Monday, May 31, 2010

Camouflage Watermelon

In my recent blogging haitus, I've been learning a bit of needlecraft - knitting and crocheting (and finding that crocheting is alot easier and less frustrating!)

I've made lots and lots of scarves and most recently have been working on afghans. My first couple of afghans taught me some important lessons in what not to do when you crochet an afghan.

My first one was made in a variety of blues and greens. Started out with a skein of practice yarn in variegated blue/green. Once I got good and going on it, I thought it was going so well that it seemed a shame to pull it all out just because it was practice, so I just kept adding to it, purchasing a skein of solid colored yard for each of the colors in the variegated pattern, which amounted to 4, if I remember. So when it was all done, it ended up being a big thing with fat stripes in different complimentary colors. And though it all sort of went together color-wise, it needed a little something to tie it all together, so I added a big, fat, navy blue border to the whole thing. In the end it was pretty big, and very, very busy. And because not all of the complimentary yarns were the same brand or kind of yarn, some of it was soft, some of it was stiff, some was heavier or lighter weight. In the end I thought my first big completed afghan was quite ugly - and it was mostly BLUE to boot (and I just don't really like the color blue). But Sis liked it enough to take it home and let it be a functional eyesore in her living room, so I was happy to give it to her. (No photo provided because I really didn't like it enough to take a photo of it before it left the house.)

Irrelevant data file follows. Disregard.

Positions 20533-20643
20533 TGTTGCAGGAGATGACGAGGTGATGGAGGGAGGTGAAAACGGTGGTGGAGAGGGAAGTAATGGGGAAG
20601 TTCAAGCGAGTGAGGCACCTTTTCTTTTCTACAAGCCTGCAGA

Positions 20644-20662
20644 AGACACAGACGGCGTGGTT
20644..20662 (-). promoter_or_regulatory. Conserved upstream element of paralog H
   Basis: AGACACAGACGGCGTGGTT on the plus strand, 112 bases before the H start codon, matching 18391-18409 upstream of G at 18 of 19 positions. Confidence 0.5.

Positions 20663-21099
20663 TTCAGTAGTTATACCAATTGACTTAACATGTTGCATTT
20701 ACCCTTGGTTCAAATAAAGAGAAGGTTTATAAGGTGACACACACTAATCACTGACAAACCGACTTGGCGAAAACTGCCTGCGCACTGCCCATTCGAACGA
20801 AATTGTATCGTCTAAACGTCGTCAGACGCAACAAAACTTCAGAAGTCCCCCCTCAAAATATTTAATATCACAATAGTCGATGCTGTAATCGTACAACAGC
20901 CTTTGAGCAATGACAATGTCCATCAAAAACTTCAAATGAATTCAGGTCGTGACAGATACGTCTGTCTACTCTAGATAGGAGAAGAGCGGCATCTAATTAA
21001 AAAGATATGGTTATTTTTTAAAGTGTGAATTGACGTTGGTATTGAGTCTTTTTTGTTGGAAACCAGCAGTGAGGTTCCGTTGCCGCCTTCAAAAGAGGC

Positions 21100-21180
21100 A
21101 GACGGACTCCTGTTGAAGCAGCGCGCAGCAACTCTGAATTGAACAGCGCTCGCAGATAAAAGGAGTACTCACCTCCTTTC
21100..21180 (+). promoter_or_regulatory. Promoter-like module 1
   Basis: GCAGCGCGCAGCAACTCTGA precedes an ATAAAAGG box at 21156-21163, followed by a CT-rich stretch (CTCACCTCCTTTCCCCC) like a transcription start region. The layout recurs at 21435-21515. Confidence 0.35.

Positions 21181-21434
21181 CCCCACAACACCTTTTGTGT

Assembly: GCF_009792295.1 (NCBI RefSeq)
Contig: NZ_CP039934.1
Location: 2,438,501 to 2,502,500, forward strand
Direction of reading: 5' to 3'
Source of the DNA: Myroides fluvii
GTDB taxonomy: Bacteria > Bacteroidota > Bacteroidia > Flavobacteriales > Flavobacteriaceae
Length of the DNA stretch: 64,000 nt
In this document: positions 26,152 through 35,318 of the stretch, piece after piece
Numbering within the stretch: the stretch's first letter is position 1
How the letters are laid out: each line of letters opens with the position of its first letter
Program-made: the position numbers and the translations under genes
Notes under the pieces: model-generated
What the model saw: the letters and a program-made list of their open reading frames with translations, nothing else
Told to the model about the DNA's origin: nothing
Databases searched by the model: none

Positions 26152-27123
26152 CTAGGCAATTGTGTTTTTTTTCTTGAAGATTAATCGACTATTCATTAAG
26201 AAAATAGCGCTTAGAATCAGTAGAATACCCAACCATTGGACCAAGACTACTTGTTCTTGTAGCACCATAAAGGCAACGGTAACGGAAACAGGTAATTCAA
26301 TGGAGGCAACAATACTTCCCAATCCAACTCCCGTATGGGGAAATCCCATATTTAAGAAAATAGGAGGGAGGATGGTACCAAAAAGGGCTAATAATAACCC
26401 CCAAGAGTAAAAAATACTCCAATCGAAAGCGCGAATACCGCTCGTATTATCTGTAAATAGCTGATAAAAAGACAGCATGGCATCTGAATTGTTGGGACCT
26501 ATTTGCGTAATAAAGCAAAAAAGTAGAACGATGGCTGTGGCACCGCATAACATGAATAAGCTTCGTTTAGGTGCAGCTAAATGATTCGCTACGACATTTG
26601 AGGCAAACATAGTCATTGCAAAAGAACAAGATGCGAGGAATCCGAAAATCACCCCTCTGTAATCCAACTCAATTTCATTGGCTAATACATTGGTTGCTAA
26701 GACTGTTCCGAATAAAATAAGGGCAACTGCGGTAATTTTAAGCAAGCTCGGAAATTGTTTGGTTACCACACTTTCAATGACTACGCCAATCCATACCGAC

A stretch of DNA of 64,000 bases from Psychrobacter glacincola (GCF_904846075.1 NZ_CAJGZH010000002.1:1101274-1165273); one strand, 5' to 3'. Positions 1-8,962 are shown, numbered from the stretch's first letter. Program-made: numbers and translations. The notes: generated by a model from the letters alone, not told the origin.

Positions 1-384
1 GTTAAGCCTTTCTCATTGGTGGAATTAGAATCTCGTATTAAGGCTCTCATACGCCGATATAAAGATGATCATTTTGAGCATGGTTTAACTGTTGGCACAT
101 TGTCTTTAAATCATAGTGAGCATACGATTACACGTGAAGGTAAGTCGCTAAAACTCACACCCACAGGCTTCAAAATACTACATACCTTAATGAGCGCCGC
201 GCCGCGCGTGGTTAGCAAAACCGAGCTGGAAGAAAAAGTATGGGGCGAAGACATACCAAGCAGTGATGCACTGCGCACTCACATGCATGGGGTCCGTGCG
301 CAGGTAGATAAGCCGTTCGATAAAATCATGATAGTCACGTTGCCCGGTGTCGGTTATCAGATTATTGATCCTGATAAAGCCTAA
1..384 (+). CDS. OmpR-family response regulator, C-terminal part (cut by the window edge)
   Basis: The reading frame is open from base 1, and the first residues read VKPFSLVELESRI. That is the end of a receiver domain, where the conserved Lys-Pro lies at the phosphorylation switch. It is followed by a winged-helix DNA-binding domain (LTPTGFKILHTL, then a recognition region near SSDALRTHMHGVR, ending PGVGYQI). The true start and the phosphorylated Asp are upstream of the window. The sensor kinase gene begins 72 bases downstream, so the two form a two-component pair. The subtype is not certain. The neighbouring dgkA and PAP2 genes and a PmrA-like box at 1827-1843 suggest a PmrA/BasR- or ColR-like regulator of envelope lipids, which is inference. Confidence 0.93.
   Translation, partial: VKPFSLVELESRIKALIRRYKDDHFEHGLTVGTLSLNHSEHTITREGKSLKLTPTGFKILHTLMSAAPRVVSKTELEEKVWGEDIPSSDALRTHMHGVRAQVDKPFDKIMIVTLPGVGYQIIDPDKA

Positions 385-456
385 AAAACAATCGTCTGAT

So when I started my second afghan, I put to use a couple of the lessons I learned from the first one: use all the same brand and weight of yarn, and really, a couple of colors is plenty. So I stocked up on 2 colors I like alot and got busy on afghan number two. The yarn I chose was called "thick and quick," an enticing name for an impatient person like, me! And it was thick, and indeed, pretty quick, too. But the important lesson I learned from this second afghan is to use an appropriate sized hook, because a hook that's too small leads to a VERY dense weave. So even though the second afghan looks pretty good, it weighs about 40 pounds. But it's very, very warm and looks OK on the chair in the living room, so I kept that one, at least for now.

So with all of this knowledge about what NOT to do when crocheting an afghan, I started a third one. This one is for YoungerSon, so I let him pick out the yarn. When I saw the yarn he picked I thought it was very cool - looks like the colors of a watermelon, I thought. But by the time I got a half dozen rows done, I realized that it looks less like a watermelon and more like camouflage (not a patten I'm particularly fond of). Even though I'm not real wild about the pattern, YoungerSon likes it alot, and I guess that's what counts. And the weight seems just about perfect for the yarn.

So I'll keep plugging away, hoping that the third time's the charm.


elizabeth said...

neat! We learn as we go!

DebD said...

I love this! I have tried crocheting but didnt' get far. You've inspired me to perhaps try it again this fall.

I'm glad you've come out of hiatus mode for an update.

s-p said...

Welcome back! These are cool. My mom must have knitted 200 afghans while I was growing up (and after). I might take it up when I get bored with orthographs. :)

Mimi said...

Wow! You do great work.